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Static Stretching Exercises

Research work by McNair (2000)[1] and Knudson (2001)[2] suggests that the use of static stretches are more appropriate for the cool down. By contrast, dynamic stretches - slow controlled movements through the full range of motion - are the most appropriate exercises for the warm up.

The Exercises

The following are examples of general static stretching exercises that could form part of the cool down program at the end of a training session when stretches are held for 10 seconds or to improve the mobility and range of movement when stretches are held for 30 seconds. In all exercises breathe easily whilst performing them.

Chest Stretch

  • Stand tall, feet slightly wider than shoulder-width apart, knees slightly bent
  • Hold your arms out to the side parallel with the ground and the palms of the hand facing forward
  • Stretch the arms back as far as possible
  • You should feel the stretch across your chest
Chest

Biceps Stretch

  • Stand tall, feet slightly wider than shoulder-width apart, knees slightly bent
  • Hold your arms out to the side parallel with the ground and the palms of the hand facing forward
  • Rotate the hands so the palms face to the rear
  • Stretch the arms back as far as possible
  • You should feel the stretch across your chest and in the biceps
Biceps

Upper Back Stretch

  • Stand tall, feet slightly wider than shoulder-width apart, knees slightly bent
  • Interlock your fingers and push your hands as far away from your chest as possible, allowing your upper back to relax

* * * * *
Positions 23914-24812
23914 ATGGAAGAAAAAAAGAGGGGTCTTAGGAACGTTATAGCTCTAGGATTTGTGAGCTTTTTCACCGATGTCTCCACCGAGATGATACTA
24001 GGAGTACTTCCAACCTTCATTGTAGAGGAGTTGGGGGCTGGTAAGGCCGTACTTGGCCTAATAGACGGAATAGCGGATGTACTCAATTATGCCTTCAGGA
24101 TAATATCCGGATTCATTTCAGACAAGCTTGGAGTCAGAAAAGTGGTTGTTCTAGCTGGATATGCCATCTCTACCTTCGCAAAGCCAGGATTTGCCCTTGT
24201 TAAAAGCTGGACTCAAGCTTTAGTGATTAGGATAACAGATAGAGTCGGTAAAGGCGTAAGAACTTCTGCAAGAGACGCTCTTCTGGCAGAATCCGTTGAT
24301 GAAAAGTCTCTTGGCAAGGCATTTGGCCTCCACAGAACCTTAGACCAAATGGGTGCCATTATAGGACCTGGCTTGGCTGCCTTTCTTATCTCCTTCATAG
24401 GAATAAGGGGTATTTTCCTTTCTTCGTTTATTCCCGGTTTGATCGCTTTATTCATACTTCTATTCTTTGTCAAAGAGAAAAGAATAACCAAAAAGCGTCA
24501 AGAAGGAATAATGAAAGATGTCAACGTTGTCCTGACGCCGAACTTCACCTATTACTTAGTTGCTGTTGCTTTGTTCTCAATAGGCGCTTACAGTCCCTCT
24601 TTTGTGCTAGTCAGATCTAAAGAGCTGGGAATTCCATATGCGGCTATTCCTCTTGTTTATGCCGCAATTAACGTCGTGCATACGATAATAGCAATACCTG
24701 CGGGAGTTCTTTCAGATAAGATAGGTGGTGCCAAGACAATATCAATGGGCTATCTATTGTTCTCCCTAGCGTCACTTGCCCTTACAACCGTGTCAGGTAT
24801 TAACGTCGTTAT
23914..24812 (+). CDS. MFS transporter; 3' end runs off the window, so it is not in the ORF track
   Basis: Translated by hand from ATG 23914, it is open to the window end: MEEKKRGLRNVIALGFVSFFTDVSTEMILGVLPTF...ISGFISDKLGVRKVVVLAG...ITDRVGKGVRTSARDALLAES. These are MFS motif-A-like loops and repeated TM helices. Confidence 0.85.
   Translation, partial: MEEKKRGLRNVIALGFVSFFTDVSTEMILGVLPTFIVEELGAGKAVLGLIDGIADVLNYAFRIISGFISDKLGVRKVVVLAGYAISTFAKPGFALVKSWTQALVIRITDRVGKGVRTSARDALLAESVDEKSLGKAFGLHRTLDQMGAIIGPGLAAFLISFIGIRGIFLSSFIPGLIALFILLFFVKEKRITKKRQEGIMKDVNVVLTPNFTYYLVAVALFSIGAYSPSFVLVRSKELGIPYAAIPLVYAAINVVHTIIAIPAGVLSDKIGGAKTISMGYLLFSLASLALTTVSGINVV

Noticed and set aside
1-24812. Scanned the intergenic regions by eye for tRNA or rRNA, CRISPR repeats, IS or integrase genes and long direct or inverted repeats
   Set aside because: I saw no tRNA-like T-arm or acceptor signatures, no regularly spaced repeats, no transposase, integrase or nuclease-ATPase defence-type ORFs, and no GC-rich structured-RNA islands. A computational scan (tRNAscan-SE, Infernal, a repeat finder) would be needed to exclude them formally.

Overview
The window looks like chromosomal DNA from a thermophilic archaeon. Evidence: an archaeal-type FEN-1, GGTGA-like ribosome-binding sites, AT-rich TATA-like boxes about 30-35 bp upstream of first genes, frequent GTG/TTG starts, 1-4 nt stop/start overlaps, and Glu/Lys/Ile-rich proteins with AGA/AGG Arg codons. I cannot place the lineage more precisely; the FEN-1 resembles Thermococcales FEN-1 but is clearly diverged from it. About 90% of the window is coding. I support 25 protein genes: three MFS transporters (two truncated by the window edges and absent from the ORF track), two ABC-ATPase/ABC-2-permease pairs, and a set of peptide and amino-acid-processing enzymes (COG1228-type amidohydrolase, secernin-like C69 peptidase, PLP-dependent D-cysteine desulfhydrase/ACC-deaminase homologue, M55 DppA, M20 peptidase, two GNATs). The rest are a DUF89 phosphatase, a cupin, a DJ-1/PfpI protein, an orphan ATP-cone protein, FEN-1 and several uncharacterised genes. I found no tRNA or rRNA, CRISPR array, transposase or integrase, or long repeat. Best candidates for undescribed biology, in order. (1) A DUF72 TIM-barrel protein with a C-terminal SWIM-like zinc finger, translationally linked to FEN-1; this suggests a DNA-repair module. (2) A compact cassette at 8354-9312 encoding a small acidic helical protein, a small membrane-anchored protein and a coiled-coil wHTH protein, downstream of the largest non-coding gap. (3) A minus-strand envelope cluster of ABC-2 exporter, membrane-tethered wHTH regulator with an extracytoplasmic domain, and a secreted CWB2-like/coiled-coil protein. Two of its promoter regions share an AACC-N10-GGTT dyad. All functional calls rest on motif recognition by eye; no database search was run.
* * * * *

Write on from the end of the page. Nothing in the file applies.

• You should feel the stretch between your shoulder blades
Upper Back

Shoulder Stretch

  • Stand tall, feet slightly wider than shoulder-width apart, knees slightly bent
  • Place your right arm, parallel with the ground across the front of your chest
  • Bend the left arm up and use the left forearm to ease the right arm closer to you chest
  • You will feel the stretch in the shoulder
  • Repeat with the other arm
Shoulder

Shoulder and Triceps Stretch

  • Stand tall, feet slightly wider than shoulder-width apart, knees slightly bent
  • Place both hands above your head and then slide both of your hands down the middle of your spine
  • You will feel the stretch in the shoulders and the triceps
Triceps

Side Bends

  • Stand tall, feet slightly wider than shoulder-width apart, knees slightly bent, hands resting on the hips
  • Bend slowly to one side, come back to the vertical position and then bend to the other side
  • Do not lean forwards or backwards
Side Bends Side bends Side bends

Abdominal and lower back muscles

  • Lie face down on the ground in a prone position
  • Lift your body off the ground so that you are supported only by your forearms and toes. The elbows should be on the ground and should be almost directly below your shoulders. Your forearms and hands should be resting on the ground, pointed straight ahead, toes and feet should be shoulder width apart and your head in line with your spine
  • Contract your gluteus (bum) muscles gently. Hold for ten seconds
Plank
  • Lift your right arm off the ground, straighten it and point it straight ahead, holding it in the air for 10 seconds
  • Return to the starting position
Plank
  • Repeat with the left arm
  • Return to starting position
Plank
  • Lift your right leg off the ground and hold it there for ten seconds (keep back straight).
  • Return to starting position
Plank
  • Repeat with left leg
  • Return to starting position
Plank
  • lift your right arm and left leg simultaneously and hold them in position for ten seconds
  • Return to starting position
Plank
  • Lift your left arm and right leg simultaneously and hold them in position for ten seconds
  • Return to the starting position
Plank

Hamstring Stretch

  • Sit on the ground with both legs straight out in front of you
  • Bend the left leg and place the sole of the left foot alongside the knee of the right leg
  • Allow the left leg to lie relaxed on the ground
  • Bend forward keeping the back straight